In one especially gruesome case, the mother killed her baby with a bite to the head, then devoured its brain and part of its upper body — a quick protein hit that she then went to sleep off. At the time of the killing, there were fewer than three helper males in the group, and another female was just a month away from giving birth to her own babies. "Before that," the authors wrote, "the perpetrator had given birth to twins three times successfully when four or five adult or subadult males were present in the group."

The explanation for such pitiless behavior is as cold as it is unavoidable: tamarin mothers are simply very good at balancing their genetic ledgers and know when they're heading for a loss. If they're raising babies that have a poor chance of surviving anyway, why make a pointless investment of time, resources and calories trying to keep them alive? Better to cut their losses, bag the babies and wait for a better season to breed.

Humans recoil at such stark genetic number crunching, but while infanticide among our species is socially and criminally proscribed, it does happen — and far too often. And when mothers are the perps, they are often facing some of the same kinds of pressures as the tamarins: uncertain resources (read: money) and an absent or unreliable male. The overwhelming share of mothers in such situations do nothing so heinous as killing their babies, but one provocative 1999 study argued that postpartum depression (PPD) is an adaptive strategy to achieve the same genetic culling by different means.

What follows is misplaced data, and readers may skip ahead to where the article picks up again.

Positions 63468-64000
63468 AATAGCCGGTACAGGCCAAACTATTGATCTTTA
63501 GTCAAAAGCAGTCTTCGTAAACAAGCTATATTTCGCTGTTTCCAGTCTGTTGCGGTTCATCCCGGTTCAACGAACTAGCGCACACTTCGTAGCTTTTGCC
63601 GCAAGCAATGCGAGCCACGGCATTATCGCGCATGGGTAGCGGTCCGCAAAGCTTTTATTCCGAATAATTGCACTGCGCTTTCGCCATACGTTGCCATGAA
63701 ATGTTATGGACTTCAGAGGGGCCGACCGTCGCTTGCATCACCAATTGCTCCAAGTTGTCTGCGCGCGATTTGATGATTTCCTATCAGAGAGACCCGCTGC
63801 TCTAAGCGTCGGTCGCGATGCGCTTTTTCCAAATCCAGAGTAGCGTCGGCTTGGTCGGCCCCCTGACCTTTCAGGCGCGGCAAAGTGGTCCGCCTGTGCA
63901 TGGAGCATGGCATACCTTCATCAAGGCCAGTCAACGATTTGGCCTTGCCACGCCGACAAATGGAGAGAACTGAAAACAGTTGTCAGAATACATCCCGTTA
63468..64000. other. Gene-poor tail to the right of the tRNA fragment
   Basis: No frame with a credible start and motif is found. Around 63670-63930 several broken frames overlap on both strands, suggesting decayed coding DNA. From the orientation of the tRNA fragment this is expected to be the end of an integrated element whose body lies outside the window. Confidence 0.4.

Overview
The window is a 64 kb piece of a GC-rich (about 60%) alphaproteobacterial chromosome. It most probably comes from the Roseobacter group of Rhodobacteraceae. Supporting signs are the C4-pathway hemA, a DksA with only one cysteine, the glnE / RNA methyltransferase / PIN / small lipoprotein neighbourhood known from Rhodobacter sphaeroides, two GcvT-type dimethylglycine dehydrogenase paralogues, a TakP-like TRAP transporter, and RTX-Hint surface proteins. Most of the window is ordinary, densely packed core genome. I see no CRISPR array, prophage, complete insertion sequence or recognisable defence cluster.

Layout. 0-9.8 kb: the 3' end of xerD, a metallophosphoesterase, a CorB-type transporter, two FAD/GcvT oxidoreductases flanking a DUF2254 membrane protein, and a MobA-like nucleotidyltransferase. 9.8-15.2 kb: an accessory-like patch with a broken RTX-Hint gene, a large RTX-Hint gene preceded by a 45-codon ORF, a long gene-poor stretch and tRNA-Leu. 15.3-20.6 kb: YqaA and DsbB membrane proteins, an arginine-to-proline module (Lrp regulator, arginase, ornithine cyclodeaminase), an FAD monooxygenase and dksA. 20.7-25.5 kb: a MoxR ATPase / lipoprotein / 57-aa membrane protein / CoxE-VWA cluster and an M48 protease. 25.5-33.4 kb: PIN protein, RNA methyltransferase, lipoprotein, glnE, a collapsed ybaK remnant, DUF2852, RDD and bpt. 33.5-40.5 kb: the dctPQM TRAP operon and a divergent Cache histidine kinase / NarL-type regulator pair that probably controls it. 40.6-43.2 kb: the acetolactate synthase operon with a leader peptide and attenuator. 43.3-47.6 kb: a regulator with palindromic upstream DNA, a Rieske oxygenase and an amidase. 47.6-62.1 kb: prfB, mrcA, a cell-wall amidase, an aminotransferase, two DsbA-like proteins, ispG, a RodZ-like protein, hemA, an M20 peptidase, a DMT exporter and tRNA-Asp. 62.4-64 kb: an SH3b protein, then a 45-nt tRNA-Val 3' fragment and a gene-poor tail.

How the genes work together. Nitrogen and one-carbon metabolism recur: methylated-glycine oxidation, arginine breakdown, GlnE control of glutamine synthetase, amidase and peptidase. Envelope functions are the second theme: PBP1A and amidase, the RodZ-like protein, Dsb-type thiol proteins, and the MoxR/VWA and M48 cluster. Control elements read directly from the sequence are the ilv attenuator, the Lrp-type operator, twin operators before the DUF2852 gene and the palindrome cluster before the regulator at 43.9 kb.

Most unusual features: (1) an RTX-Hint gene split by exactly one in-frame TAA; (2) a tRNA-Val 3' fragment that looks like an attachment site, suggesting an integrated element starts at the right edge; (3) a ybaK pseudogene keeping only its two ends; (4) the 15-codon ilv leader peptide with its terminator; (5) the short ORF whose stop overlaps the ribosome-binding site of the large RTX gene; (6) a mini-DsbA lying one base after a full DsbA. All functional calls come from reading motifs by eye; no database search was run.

Anthropologist Edward Hagen of the University of California at Santa Barbara, who conducted the work, looked at all of the things his sample group of PPD mothers had in common and was able to rule out some of the obvious variables, such as unemployment or lack of education. Repeatedly, he found that the two things that correlated the most strongly were the health of the infant and the amount of child-care support the mother was getting. "Mothers with PPD mother less," Hagen wrote in his paper. Their depression informs them "that they have suffered a reproductive cost and that successfully motivates them to reduce that cost." (The heat Hagen took for a study that put so unsettling a spin on a psychological condition for which mothers themselves are not to blame discouraged him from pursuing the line of inquiry much further.)

Clearly, depressed or unsupported mothers have options tamarins don't, and in our species at least, nothing excuses willful neglect, never mind murder. But excusing something is not the same as explaining it. We may be the highest of the primates, but we remain members of that sometimes brutish club, and our lower cousins still do have plenty to teach us.